A means of transmitting analog or digital information using light signals over an optical fiber. An optical fiber is a thin transparent filament made either of glass or, for short distances, special plastics; the diameter of the fiber ranges downward from 125 micrometers, with a number of preferred sizes now being adopted as standard. The information is carried as a light signal, typically in the infrared with a wavelength of about 1200 to 1550 nanometers, and generated by an electrical-to-optical transducer, usually a switchable semiconductor laser. Light of wavelength 1200 nm has a frequency of 250 000 gigahertz (GHz), and is in principle capable of transmitting at bit rates of the order of 100 000 Gbps. Modern fiber-optic networks use wavelength-division multiplexing to achieve speeds of about 14 000 Gbps.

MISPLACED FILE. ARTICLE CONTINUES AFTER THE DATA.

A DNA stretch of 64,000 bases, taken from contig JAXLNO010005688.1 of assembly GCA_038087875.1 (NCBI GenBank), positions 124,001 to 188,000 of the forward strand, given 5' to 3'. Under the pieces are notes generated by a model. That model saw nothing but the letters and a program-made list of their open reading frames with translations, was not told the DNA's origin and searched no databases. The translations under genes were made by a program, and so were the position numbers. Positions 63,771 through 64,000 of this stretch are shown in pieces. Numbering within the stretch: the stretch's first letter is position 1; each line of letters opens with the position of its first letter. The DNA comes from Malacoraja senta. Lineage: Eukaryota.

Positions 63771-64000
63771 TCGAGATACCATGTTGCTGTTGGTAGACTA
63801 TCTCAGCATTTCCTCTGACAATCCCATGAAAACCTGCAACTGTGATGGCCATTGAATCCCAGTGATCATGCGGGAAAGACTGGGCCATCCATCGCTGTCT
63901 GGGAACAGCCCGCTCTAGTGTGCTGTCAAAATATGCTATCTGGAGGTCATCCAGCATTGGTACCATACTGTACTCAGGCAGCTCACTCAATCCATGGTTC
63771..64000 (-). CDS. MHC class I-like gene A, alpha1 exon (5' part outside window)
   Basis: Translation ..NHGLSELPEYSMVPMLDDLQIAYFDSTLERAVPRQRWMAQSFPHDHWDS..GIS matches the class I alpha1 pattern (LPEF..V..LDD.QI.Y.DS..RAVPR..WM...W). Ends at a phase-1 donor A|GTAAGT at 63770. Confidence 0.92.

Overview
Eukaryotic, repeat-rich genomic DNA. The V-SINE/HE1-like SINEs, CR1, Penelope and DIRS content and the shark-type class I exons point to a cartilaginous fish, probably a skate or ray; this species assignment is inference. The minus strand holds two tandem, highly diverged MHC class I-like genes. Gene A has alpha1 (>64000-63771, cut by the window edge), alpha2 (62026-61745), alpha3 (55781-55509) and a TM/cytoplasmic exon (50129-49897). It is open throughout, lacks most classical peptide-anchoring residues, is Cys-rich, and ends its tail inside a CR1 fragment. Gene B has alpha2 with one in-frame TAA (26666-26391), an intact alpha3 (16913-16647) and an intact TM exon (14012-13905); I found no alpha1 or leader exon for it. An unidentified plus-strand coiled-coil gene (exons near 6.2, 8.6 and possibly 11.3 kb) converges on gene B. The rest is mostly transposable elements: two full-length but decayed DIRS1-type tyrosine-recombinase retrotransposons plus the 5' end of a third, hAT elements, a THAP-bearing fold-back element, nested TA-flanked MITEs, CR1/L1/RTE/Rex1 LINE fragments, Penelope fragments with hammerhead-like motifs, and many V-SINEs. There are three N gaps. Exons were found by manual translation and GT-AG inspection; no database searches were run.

A variety of methods are used to reduce the loss of the optical signal and hence increase signaling distance. The material of which the fiber is made is very pure, and by varying the refractive index of the material across the fiber it is possible to cause light rays at less than a certain angle to the axis of the fiber to be totally internally reflected back into the fiber. This reflection may take place at a discrete boundary between glasses of different refractive index (stepped index fiber), or may take place in a region of gradually varying refractive index ( graded index fiber). If the fiber is made very thin, with a diameter of the order of the wavelength of the light, the light rays can only propagate along the fiber (monomode fiber). On a very long path, it is necessary to install amplifiers to regenerate the signal — by converting it from an optical to an electrical form, amplifying the electrical signal, and then reconverting it to an optical signal. Some amplifier designs exploit the nonlinear optical properties of certain glasses to allow direct amplification of the optical signal using a locally powered second laser as the power source.